FCC Should Transition Spectrum to More Efficient Use, New Report Recommends

November 13, 2018

WASHINGTON—As the demand for additional wireless broadband service only continues to grow, the Federal Communications Commission (FCC) will need to move quickly to transition available spectrum to more valuable use. To meet this demand, a new report released today by the Information Technology and Innovation Foundation (ITIF), the world’s top-ranked science and technology policy think tank, offers recommendations for how the FCC and National Telecommunications and Information Administration (NTIA) can free up additional mid-band spectrum, which will be crucial for next-generation networks.

“Mid-band spectrum is the Goldilocks of frequencies: not too high and not too low, compared to low-band and high-band spectrum. The FCC should look to new, expeditious mechanisms to transition portions of it to more efficient use,” said ITIF Director of Broadband and Spectrum Policy Doug Brake, author of the report. “The faster otherwise under-used mid-band spectrum can be reallocated, the sooner the United States will see the benefit of faster mobile broadband, newly-deployed 5G platforms for low-latency innovation, and less-congested home WiFi.”

The report examines some of the major proceedings to open up mid-band spectrum, including transitioning portions of the lower C-Band from satellite to terrestrial use, proposing to make room for unlicensed services in the 6 GHz band, the changes made to the 3.5 GHz Citizens Band Radio Service (CBRS) licenses, among other efforts.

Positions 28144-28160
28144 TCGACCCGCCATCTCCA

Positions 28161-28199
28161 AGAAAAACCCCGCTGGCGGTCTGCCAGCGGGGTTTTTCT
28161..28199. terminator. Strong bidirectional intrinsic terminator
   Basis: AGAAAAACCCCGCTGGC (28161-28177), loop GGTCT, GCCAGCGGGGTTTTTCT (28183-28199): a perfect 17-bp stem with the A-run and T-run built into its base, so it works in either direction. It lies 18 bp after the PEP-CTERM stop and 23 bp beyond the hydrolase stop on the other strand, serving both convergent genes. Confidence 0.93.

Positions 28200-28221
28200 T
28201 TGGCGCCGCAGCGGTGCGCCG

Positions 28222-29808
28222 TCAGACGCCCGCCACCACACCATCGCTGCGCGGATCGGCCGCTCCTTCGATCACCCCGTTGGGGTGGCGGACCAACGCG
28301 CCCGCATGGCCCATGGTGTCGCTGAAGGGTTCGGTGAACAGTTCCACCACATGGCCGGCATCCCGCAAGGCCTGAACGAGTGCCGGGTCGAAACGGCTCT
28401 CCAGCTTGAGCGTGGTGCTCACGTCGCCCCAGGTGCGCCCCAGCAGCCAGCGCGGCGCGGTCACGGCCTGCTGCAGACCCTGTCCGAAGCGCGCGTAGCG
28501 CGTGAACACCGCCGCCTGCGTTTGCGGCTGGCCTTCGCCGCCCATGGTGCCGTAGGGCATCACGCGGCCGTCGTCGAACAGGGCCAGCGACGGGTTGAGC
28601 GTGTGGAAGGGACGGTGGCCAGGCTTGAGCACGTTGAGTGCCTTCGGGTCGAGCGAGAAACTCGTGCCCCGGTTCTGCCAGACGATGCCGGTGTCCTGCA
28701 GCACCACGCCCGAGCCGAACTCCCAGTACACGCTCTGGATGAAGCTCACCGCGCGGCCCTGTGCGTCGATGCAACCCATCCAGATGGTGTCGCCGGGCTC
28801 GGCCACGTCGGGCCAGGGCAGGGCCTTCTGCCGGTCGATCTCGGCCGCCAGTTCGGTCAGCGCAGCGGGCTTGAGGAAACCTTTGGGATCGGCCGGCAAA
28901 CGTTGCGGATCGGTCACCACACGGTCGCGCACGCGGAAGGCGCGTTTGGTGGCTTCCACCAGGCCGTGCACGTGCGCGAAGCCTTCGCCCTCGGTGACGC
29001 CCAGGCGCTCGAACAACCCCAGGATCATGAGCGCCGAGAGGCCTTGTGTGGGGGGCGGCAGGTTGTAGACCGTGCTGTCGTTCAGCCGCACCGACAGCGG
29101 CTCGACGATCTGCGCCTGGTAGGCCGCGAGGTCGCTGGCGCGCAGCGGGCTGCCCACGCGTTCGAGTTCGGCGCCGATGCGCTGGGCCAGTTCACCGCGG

The report offers several high-level policy recommendations to deploy mid-band spectrum, including:

  • Make mid-band spectrum available for 5G and other advanced wireless systems to flourish as soon as possible and, where possible, use mechanisms that allow for expedited reallocation;
  • Aim for spectrum allocations where a single service supports a variety of applications, enables sharing between multiple end-users, and allow capacity to be dynamically adjusted between these uses;
  • Encourage private actors to internalize both the costs and benefits of what they choose to do with the rights to their spectrum.
  • Clarify rights and expectations around harmful interference for mid-band users.

With regards to specific proceedings, the report recommends that the FCC and NTIA:

  • 3.7 to 4.2 GHz: Explore moving forward with the consortium, market-based approach, as it is likely the fastest possible mechanism to identify the amount of spectrum that could safely be transitioned to 5G services while protect the important existing C-band services.
  • 6 GHz: Quickly open up the 6 GHz band for unlicensed operations. The FCC should try to relocate outdated, narrow-purpose spectrum systems with the goal of enabling more general-use, spectrally efficient technologies. The FCC should aim for simple rules to allow for simpler devices, encouraging widespread adoption and use of this otherwise underutilized band.
  • CBRS: Prioritize testing of the Spectrum Access System and Environmental Sensing Capability administrators to make sure this system can move forward as soon as possible.
  • Ligado and the L-Band: Recognize Ligado’s efforts to mollify concerns around potential interference to sensitive receivers and allow the L-band to be put to more productive use.

“With some creativity, ingenuity, and policy entrepreneurship, the opportunity to transition several hundreds of megahertz of spectrum is at hand,” Brake said. “Freeing up mid-band spectrum will be a boon to the economy and help advance U.S. leadership in early and widespread 5G deployment.”

Read the report.